The Amcor-Bemis Merger: 3 Things to Know

collection of various paper bags on white background. each one is shot separatelyThe past few years have seen quite a boom in merger and acquisition activity, particularly in the packaging market. For proof of this, look no further than the blockbuster August announcement that Amcor planned to acquire rival packaging firm Bemis in an all-stock transaction valued at nearly US$5.3 billion.

Should the acquisition go through as anticipated, the transaction would create the world leader in flexible packaging, with US$13 billion in combined sales, according to a new acquisition impact report from The Freedonia Group. Here are three things to know about this global packaging game changer.

1. “New Amcor”: A Dominant Force in Global Flexible Plastic Packaging

For Amcor, the deal appears to be less about consolidation and more about expansion. While the Australia-based firm has historically maintained a robust international presence, Amcor’s market share in the Americas was comparatively lacking. Acquiring Bemis changes this significantly – Bemis has a leading presence in the Americas, particularly North America, which accounted for 70% of the company’s 2017 sales.

According to initial projections, “New Amcor” – as the new entity is currently titled – will have flexible packaging sales in the Americas of just over US$4 billion, a sharp increase over current Amcor sales of approximately US$1 billion.

Taking over Bemis will also grant Amcor immediate entry into the Mexican and Brazilian markets, which should prove highly complementary to the latter company’s existing portfolio of operations in Central and South America, including market-leading positions in Peru, Colombia, Chile, and Argentina.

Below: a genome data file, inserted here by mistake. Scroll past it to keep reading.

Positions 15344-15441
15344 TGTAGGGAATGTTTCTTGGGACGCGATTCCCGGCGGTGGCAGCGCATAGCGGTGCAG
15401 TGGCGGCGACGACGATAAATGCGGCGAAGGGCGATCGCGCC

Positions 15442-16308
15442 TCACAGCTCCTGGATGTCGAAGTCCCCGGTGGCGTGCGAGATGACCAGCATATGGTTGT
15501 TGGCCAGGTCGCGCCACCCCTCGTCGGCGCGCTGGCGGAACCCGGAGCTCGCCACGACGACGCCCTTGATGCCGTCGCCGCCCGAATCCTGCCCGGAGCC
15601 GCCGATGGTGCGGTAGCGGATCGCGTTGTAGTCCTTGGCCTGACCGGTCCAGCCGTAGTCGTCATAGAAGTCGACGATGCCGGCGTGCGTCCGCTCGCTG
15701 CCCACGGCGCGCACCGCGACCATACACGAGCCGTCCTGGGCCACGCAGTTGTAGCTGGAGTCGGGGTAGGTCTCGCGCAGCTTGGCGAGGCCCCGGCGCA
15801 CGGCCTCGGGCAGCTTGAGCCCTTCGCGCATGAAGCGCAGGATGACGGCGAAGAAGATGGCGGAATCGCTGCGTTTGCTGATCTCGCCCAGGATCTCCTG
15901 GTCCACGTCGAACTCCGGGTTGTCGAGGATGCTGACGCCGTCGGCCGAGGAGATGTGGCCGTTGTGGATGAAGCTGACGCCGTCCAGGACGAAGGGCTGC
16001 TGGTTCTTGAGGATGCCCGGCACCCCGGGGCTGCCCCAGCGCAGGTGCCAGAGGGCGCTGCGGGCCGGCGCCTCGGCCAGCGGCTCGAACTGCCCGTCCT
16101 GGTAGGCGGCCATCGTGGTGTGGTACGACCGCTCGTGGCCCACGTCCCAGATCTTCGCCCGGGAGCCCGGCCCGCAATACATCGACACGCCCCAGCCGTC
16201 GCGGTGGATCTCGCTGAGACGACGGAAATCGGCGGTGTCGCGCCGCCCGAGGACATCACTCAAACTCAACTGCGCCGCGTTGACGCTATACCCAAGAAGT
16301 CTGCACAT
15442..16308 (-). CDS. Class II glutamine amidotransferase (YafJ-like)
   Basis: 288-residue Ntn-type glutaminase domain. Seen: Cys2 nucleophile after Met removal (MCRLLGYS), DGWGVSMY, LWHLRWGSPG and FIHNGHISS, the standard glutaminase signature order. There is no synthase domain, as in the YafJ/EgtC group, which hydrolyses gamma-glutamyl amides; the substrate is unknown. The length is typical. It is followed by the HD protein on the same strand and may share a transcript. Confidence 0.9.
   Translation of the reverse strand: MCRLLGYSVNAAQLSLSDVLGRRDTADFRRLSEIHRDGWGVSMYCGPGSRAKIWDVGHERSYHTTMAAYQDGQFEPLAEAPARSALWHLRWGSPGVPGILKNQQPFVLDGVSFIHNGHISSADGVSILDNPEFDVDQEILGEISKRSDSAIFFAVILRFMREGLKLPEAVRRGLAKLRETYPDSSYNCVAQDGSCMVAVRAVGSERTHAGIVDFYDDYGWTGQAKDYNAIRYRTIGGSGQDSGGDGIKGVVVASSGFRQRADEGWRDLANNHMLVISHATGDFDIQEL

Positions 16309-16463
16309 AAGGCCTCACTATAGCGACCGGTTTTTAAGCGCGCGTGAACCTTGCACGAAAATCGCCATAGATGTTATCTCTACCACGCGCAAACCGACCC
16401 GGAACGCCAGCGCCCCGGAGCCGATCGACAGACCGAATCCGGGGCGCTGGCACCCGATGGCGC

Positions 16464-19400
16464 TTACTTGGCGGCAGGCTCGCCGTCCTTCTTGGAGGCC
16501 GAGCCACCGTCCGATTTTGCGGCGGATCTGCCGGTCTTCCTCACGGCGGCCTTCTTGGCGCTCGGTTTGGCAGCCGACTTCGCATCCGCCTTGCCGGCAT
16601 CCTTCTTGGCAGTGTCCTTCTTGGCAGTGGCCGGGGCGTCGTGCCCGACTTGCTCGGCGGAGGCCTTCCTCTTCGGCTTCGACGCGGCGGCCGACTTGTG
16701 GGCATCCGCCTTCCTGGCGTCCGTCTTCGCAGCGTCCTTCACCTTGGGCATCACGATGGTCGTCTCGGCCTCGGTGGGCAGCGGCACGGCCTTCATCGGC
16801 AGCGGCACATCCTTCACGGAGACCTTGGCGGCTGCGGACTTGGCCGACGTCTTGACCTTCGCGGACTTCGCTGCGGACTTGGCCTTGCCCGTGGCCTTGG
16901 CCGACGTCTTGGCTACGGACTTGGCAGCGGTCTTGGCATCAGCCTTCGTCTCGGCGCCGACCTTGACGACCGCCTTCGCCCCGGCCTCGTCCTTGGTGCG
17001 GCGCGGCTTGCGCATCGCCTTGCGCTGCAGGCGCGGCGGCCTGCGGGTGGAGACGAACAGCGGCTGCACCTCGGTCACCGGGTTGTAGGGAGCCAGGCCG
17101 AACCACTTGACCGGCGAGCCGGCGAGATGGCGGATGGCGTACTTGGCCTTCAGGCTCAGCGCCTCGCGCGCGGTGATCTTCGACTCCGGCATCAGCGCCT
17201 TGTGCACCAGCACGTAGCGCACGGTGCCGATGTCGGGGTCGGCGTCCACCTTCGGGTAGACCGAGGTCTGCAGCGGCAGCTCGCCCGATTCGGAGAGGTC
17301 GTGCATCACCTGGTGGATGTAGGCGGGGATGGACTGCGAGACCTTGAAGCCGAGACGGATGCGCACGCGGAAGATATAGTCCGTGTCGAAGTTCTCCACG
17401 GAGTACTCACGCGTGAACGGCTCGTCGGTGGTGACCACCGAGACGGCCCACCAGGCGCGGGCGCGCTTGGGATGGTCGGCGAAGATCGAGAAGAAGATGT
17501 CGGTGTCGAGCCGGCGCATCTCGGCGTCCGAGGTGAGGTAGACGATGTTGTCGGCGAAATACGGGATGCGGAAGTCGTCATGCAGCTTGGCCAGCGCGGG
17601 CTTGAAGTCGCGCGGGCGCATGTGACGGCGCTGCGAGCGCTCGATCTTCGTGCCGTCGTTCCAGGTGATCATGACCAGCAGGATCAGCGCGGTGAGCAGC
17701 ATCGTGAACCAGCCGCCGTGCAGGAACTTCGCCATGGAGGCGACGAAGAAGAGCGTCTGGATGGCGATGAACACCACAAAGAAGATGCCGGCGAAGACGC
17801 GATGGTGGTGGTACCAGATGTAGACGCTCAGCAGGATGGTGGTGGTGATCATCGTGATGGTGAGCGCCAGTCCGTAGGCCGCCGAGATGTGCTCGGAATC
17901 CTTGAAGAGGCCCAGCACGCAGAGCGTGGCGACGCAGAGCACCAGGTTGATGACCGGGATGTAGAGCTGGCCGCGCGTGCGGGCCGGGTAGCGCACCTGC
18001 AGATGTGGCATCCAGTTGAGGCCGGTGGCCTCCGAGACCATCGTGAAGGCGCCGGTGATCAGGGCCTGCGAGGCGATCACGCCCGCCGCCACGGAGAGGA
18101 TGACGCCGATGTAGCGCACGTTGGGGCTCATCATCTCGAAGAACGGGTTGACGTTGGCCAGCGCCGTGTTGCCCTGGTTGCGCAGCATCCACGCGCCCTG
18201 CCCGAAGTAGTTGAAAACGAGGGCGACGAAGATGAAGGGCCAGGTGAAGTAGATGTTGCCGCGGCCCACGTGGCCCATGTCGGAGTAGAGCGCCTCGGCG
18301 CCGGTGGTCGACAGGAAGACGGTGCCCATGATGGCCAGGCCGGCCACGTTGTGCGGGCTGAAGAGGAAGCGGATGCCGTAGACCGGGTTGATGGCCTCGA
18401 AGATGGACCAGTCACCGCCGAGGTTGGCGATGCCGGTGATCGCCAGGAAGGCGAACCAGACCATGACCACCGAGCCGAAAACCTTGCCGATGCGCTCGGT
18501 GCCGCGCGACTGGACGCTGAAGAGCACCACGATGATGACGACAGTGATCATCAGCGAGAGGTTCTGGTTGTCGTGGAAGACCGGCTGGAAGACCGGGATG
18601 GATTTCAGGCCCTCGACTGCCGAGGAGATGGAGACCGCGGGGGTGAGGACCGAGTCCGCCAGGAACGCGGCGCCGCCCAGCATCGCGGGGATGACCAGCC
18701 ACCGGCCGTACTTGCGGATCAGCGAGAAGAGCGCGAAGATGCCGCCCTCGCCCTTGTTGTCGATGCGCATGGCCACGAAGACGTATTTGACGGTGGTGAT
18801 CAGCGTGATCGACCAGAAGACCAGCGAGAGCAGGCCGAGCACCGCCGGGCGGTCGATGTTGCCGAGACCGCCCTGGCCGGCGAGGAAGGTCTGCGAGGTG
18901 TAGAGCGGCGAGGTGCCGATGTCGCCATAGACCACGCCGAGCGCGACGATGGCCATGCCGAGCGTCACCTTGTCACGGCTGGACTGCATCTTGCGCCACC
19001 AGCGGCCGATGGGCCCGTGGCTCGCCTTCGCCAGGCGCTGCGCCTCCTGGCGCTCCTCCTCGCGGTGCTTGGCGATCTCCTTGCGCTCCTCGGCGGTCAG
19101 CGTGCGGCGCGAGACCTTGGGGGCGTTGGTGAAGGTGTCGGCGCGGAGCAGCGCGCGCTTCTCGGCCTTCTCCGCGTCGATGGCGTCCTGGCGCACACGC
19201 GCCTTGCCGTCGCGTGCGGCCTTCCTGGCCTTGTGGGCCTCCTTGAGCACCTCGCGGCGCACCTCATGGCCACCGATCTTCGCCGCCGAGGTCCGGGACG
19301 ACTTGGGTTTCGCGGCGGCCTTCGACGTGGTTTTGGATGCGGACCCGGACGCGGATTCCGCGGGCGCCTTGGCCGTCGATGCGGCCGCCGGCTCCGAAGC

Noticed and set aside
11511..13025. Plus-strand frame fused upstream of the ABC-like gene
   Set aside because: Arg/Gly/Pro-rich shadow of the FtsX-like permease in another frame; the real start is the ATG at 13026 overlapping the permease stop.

2. Amcor & Bemis in Agreement – What About the FTC & DOJ?

While the two companies have agreed to the merger in principle, there are still a few hurdles to overcome. One analyst has speculated that the deal is at “medium risk” of hitting roadblocks in the form of antitrust reviews in the US and potentially China, as Bemis has identified Amcor as a significant competitor in past investor filings.

However, the prevailing sense is that the complementary nature of the two companies will pave the way for approval from shareholders and regulatory bodies alike. Barring a major challenge on either of those fronts, the deal is expected to be finalized in the first quarter of the calendar year 2019.

3. How Will Other Packaging Firms Respond to Industry Shakeup?

Market shifts on the scale of the Amcor/Bemis deal tend to have a catalyzing effect, often triggering competing firms to pursue their own acquisition strategies as they work to solidify their market share. In addition, future acquisitions by “New Amcor” are possible – and perhaps even likely – considering that both Amcor and Bemis have active histories of growth through transaction.

The merger could also introduce a new wave of innovation. Backed by the considerable research and development know-how of both Amcor and Bemis, “New Amcor” will stand not only as a top manufacturer but as a top developer of cutting edge packaging technologies. To keep up, competitors will need to bolster their own design and engineering investments where applicable, which ought to have positive long-term effects on the future of packaging product development.

Interested in More Amcor-Bemis Analysis?

For a more in-depth look at the industrywide effects of the merger, check out Merger Impact Report: Amcor Ltd/Bemis, a new acquisition impact report from The Freedonia Group.


Want more expert analysis on the packaging industry in the US and worldwide? Be sure to read these related studies from The Freedonia Group:

About the Author: Alecia Mouhanna is a Corporate Analyst at The Freedonia Group, where she researches and blogs about a diverse range of topics, including construction and building materials, chemicals, packaging, and more.

About The Freedonia Group: Since 1985, The Freedonia Group has provided research to companies ranging in size from global conglomerates to one-person consulting firms. More than 90% of the industrial companies in the Fortune 500 use Freedonia Group research to help with their strategic planning.

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Topics: Materials & Chemicals Industry Insights The Freedonia Group